It’s a hunger that shows no signs of abating. The UK burger market was worth £2.94bn in 2013, according to Mintel data, growing to £3.04bn in 2014, and this year it is expected to reach £3.08bn and nearly £3.3bn by 2019.
McDonald’s has always been about the experience, not the product
But while consumers are eating more premium and upscale burgers, from the likes of Meat Liquor and Five Guys, they are eating fewer Big Macs according to McDonald’s most recent annual results.
The group saw profits fall 15% to $4.7bn last year, with same-store sales falling for the first time in a dozen years, although admittedly the chain has performed better in the UK than in other markets. According to the McDonald's press office, UK stores serve 3.5m customers a day.
"I think there’s some correlation between what’s happening in the wider market and what’s happening at the top end," says Jim Prior, chief executive of The Partners, Lambie-Nairn and WPP's brand consultancy and design network The B to D Partnership.
"It’s almost like the wine market when the industry only had Jacob’s Creek and then consumers suddenly discovered Chateau Lafite.
"McDonald’s has always been about the experience, not the product. Now the industry has shifted to be very much about the product and at the same time offer an experience very distinctive from that of McDonald’s."
History of tastes
The notion that Brits - historically derided by their closest neighbours, the French, for their unsophisticated palates - have become more discerning in their tastes is part of a cultural shift, according to Mark Roalfe, co-founder of ad agency Rainey Kelly Campbell Roalfe/Y&R.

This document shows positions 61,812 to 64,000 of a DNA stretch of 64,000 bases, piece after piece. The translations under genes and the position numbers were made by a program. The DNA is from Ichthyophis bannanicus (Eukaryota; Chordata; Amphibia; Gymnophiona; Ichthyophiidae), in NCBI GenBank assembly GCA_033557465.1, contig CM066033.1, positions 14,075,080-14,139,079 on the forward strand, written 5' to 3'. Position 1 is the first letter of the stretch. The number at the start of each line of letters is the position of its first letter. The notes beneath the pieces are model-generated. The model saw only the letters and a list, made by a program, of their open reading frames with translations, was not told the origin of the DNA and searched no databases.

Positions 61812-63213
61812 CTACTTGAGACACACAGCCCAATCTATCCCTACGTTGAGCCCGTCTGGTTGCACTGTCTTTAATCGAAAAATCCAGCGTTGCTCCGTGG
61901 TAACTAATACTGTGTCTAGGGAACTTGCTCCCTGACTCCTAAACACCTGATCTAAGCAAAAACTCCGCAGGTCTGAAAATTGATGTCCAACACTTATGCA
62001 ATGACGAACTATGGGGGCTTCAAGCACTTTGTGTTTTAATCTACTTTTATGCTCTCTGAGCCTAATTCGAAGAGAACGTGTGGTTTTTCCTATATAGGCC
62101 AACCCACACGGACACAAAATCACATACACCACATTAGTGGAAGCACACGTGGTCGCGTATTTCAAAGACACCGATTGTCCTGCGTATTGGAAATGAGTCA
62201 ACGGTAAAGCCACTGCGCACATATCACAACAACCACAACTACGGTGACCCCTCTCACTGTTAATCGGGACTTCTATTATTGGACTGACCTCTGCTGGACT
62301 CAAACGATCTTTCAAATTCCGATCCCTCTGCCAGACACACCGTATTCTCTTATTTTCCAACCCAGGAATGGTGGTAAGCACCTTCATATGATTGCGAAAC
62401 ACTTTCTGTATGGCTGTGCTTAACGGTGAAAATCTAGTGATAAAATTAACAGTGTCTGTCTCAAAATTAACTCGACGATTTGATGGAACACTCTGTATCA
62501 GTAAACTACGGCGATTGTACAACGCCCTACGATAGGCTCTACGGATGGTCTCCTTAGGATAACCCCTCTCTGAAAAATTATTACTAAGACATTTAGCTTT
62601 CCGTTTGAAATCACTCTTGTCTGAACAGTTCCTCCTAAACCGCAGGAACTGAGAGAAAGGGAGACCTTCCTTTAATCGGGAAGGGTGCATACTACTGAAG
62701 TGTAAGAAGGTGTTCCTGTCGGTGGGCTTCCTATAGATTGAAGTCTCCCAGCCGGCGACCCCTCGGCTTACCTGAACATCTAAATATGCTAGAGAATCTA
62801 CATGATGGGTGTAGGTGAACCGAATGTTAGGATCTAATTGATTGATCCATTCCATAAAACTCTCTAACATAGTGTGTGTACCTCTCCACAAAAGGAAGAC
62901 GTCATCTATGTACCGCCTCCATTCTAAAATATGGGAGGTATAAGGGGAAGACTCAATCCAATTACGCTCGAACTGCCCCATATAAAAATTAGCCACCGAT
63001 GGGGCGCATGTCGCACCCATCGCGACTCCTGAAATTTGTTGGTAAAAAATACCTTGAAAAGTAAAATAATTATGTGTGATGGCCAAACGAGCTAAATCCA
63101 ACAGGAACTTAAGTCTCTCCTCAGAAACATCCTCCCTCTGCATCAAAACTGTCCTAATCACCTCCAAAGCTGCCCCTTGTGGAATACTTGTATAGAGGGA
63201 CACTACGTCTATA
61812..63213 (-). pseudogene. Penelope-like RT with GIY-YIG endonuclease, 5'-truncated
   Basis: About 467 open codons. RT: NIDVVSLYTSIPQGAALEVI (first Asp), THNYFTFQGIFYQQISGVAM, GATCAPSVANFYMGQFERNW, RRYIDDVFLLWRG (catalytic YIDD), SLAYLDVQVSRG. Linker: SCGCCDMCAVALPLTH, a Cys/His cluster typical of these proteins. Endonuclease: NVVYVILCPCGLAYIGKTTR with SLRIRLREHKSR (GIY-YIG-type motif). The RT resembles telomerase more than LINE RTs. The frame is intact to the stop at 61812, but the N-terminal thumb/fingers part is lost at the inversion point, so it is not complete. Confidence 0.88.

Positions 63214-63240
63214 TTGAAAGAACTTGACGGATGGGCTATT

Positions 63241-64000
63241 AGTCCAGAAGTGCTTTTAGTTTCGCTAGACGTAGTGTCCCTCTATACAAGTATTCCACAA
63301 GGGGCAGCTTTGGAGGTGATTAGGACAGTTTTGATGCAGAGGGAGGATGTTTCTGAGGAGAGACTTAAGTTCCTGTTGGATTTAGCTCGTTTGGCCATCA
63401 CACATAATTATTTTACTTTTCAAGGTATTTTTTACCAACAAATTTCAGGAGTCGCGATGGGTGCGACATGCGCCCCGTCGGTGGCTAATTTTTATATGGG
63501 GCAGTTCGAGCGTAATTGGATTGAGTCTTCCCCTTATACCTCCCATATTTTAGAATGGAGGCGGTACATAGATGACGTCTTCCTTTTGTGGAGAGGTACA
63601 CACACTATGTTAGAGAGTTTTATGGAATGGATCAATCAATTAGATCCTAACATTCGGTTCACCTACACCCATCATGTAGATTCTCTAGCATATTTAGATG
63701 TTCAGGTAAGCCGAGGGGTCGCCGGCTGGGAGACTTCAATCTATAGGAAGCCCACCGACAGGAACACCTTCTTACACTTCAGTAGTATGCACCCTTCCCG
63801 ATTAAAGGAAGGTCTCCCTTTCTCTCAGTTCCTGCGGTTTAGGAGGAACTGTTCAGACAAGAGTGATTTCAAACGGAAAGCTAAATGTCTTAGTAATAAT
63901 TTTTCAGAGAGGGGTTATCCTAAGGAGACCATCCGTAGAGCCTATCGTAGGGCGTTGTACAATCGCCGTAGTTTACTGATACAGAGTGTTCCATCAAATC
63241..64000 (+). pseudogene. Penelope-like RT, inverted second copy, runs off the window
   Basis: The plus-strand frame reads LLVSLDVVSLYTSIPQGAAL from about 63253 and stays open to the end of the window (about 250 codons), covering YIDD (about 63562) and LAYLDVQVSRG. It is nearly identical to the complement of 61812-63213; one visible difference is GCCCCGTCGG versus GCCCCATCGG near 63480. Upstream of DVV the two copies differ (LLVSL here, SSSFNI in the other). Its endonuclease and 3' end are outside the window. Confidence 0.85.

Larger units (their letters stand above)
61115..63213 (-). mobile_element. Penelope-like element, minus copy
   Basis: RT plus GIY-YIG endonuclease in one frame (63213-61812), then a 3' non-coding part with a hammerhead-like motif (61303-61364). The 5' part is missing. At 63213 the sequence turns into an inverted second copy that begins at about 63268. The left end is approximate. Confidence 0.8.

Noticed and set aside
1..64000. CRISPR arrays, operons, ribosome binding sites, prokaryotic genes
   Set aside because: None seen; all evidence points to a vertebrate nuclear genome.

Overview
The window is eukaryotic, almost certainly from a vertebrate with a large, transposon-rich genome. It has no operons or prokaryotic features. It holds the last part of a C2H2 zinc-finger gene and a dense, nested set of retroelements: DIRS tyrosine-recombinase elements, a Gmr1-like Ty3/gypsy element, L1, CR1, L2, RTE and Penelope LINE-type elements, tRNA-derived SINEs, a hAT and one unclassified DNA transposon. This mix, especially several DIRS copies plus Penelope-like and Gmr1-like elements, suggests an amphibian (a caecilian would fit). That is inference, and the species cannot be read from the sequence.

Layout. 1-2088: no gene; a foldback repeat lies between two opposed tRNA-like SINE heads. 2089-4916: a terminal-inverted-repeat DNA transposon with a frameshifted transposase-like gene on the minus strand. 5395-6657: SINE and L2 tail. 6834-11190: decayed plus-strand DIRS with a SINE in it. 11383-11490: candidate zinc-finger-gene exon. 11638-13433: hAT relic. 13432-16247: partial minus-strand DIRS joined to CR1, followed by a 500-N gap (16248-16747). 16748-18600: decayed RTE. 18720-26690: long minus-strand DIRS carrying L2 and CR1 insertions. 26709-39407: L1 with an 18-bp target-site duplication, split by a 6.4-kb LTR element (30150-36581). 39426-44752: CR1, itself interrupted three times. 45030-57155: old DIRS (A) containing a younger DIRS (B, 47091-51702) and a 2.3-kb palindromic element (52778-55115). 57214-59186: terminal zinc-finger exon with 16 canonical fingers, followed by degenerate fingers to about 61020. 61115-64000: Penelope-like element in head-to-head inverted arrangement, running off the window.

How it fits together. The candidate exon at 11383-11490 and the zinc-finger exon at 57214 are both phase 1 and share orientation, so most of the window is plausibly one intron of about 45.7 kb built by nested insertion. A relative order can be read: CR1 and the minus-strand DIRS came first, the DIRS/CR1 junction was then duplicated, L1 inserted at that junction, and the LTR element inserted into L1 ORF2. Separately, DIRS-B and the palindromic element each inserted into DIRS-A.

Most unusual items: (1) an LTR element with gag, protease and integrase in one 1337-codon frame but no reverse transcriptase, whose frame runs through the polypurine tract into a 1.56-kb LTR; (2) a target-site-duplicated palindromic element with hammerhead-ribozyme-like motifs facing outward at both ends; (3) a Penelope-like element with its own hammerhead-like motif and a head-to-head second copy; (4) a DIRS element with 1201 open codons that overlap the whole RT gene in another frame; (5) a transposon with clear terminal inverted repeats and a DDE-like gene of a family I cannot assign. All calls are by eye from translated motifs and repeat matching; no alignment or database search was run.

"You only have to turn on the television to witness how home-cooking and baking has risen in popularity," he says. "Maybe not since the 1970s, a period that also saw economic constraints, have we seen the idea of home cooking and in interest in the provenance of our food become so important."
But a keener interest in food is not the only factor that has led to less philistine consumption habits, Roalfe adds.
"Combine this with a series of food scares and meat scandals and you can see why those brands that position themselves as more wholesome or artisan than those from the mass-market are doing well," he says.
The surge in enthusiasm for the burger almost belies the fact that it has been a staple for decades, but it is Roalfe's point about 'artisan' foods with greater provenance that resonates with Gavin Lucas, AKA Burgerac.
"The burger has been a bestseller on pub menus for 15 or 20 years," says Lucas. "However, it’s never been more on-trend and the pub burger has become the focus of a new enthusiasm."
Lucas left a career in journalism to pursue his passion - the quest for the perfect burger. As well as his Burgerac blog, he launched an app called Burgerapp, which tells those on the hunt for a meal where the best nearby burgers are served, and is running a pop-up called Burgerac’s Burgershack in Marylebone’s The Royal Oak pub.
While Lucas's modest outlet, alongside an array of vans, pop-ups and smaller chains, is sating the appetites for high-end burgers, it is not just the premium end of the market that is booming. One of the relative newcomers to serving burgers on these shores is American burger chain Five Guys, which arrived in the UK two years ago, opening an outlet in Covent Garden.
Today it has nearly 30 UK locations, including four in Scotland, 10 in London and four in the north, employing more than 1,000 staff.